Moab Madness: Inside one of Utah’s busiest search and rescue teams
Jul 18, 2023, 12:00 PM | Updated: 12:05 pm
MOAB, Utah — Across the law enforcement radio airwaves, a loud tone rings out, followed by a page from a dispatcher: “We need search and rescue to respond to the Whitewash Sand Dunes…this is for a medical rescue UTV rollover…again, I need search and rescue to assist in a rescue…”
Soon after the callout, members from Grand County Sheriff’s Office Search and Rescue filed into a large garage-style building filled with all their gear and equipment.
People gathered in a large office at one end of the building, to begin strategizing as they looked at maps. A team loaded up a trailer with a UTV and immediately left.
“I’ve got four members headed that way,” said GCSO Sgt. Brad Hines over the radio.
This was the second time everyone gathered, the first being earlier in the day for a rafter who needed help. During the earlier call, Hines looked down at a map of where the rafter might be at, which could only be reached by an hours-long boat ride.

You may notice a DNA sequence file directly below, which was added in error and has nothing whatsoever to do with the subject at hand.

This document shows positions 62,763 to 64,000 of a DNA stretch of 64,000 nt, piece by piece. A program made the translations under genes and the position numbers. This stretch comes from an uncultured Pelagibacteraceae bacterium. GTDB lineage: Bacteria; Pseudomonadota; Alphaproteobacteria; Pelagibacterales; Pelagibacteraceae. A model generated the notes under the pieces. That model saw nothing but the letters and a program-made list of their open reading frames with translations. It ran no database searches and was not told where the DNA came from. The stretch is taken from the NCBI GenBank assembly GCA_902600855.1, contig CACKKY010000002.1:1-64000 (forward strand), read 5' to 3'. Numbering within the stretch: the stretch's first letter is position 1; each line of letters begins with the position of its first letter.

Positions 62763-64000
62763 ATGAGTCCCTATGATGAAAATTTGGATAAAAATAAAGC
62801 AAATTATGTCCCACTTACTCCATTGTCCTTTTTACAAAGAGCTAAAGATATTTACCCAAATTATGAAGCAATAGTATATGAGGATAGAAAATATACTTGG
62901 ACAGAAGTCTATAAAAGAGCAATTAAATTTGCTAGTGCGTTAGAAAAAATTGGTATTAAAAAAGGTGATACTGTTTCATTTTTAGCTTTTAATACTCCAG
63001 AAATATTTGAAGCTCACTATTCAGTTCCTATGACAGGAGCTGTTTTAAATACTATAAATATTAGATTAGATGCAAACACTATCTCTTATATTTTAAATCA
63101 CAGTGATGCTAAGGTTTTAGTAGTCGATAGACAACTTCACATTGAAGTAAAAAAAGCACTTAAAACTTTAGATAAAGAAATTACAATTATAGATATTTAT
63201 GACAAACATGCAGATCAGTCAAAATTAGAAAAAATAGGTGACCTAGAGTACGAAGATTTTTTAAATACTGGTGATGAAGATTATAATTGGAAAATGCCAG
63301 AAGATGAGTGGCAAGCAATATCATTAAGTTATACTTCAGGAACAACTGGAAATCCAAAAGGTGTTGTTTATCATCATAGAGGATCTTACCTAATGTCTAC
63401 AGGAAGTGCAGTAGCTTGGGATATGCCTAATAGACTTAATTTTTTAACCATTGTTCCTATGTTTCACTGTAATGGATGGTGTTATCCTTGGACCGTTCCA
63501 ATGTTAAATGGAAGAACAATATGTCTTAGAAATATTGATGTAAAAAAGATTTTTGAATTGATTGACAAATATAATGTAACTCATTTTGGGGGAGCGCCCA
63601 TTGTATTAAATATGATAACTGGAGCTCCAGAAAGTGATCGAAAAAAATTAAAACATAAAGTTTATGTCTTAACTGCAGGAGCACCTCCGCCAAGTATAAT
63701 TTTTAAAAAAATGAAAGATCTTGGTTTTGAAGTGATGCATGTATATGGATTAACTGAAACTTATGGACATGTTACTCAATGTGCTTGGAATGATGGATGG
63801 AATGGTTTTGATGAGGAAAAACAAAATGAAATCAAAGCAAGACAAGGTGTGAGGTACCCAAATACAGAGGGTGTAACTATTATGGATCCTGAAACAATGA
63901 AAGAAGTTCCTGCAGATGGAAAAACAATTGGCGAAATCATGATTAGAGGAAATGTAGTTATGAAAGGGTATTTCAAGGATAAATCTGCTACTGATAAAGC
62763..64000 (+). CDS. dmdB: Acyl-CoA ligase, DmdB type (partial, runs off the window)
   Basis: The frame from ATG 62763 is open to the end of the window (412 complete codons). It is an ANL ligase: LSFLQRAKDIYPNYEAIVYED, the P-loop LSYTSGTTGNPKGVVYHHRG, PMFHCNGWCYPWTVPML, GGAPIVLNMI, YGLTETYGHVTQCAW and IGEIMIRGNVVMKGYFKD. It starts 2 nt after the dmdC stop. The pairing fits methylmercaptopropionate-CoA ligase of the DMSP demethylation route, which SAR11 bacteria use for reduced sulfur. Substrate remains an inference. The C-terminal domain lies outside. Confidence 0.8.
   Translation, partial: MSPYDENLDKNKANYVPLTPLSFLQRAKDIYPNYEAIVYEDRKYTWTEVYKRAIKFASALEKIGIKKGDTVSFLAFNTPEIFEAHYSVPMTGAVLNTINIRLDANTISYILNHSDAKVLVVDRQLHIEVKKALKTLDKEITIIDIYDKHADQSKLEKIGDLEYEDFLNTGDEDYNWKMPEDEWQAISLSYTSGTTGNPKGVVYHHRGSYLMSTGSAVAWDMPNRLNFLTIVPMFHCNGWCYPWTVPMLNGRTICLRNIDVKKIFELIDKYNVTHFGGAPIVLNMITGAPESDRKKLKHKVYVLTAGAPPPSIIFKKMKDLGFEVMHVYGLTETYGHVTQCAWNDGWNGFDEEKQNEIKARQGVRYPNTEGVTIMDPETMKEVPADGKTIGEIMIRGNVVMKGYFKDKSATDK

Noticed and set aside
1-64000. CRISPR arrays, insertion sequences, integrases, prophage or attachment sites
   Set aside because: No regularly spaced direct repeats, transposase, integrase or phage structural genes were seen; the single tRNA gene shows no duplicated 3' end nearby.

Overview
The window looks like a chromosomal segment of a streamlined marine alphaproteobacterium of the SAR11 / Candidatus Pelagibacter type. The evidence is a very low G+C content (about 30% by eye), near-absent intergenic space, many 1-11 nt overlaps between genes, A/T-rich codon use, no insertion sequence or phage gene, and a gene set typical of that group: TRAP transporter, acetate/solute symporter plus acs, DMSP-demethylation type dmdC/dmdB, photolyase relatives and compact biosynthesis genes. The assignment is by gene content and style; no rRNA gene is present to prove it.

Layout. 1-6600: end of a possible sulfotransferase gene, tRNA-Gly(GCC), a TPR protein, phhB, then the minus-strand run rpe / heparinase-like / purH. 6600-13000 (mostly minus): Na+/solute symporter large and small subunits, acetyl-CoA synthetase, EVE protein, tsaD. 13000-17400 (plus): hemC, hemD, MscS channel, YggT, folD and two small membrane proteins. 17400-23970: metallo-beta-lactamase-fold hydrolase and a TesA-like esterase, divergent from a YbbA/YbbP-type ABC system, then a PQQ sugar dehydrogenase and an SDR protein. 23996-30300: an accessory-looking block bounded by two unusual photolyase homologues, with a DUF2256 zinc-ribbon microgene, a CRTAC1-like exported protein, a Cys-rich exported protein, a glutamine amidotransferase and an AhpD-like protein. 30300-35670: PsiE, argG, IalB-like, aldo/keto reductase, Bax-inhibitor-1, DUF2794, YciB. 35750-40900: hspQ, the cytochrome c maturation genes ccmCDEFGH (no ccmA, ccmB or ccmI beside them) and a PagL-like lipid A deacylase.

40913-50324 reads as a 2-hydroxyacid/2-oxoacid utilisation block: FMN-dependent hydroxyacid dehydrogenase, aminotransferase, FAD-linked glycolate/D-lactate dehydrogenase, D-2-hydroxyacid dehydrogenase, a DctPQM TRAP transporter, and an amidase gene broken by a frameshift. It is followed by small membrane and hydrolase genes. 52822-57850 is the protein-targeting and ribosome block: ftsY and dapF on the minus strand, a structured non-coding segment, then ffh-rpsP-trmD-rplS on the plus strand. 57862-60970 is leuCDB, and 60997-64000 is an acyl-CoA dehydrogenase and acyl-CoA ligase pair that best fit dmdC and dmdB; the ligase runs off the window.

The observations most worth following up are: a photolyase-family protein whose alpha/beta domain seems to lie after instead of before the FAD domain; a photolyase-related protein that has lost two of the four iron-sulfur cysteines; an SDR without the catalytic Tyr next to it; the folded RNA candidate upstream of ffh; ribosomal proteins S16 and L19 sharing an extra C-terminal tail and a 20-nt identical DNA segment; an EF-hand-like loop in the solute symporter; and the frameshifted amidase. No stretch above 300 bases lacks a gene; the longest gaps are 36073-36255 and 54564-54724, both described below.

“We’re thinking he’s right about here,” he said.
Husband-and-wife team John Marshall and Melissa Nerone also looked down at the map. The two gave up their weekend, ready to help people in need.
“We’ll sometimes have two, three, or even four calls happening simultaneously,” Marshall said.
Whether it’s a UTV rollover two hours away deep down a trail, or a rafter deep down the Green River who can’t keep going, SAR team members will drop everything at a moment’s notice and respond to any remote location.
With 30 to 40 people on the Grand County SAR team, Marshall explained that members have training in many different areas: hopping on snowmobiles, loading into river boats, driving off-road vehicles in rugged terrain, dangling from ropes off a cliffside or jumping from a helicopter.
“Avalanches, hunting accidents, rockslides,” he said, listing off some of their SAR calls. “We have the Colorado River with whitewater rafting, kayaking, canoeing, swimming accidents, people that get swept out of a boat and washed down river. … We have climbing accidents, we have base jumpers, we have the national parks that we throw a lot of support to.”
Covering 3,600 square miles in the county, Grand County SAR responded to 134 calls last year, rescued 120 people, logging more 3,066 hours.
That makes them the second busiest team in Utah in 2022 behind Wasatch County, by only one call.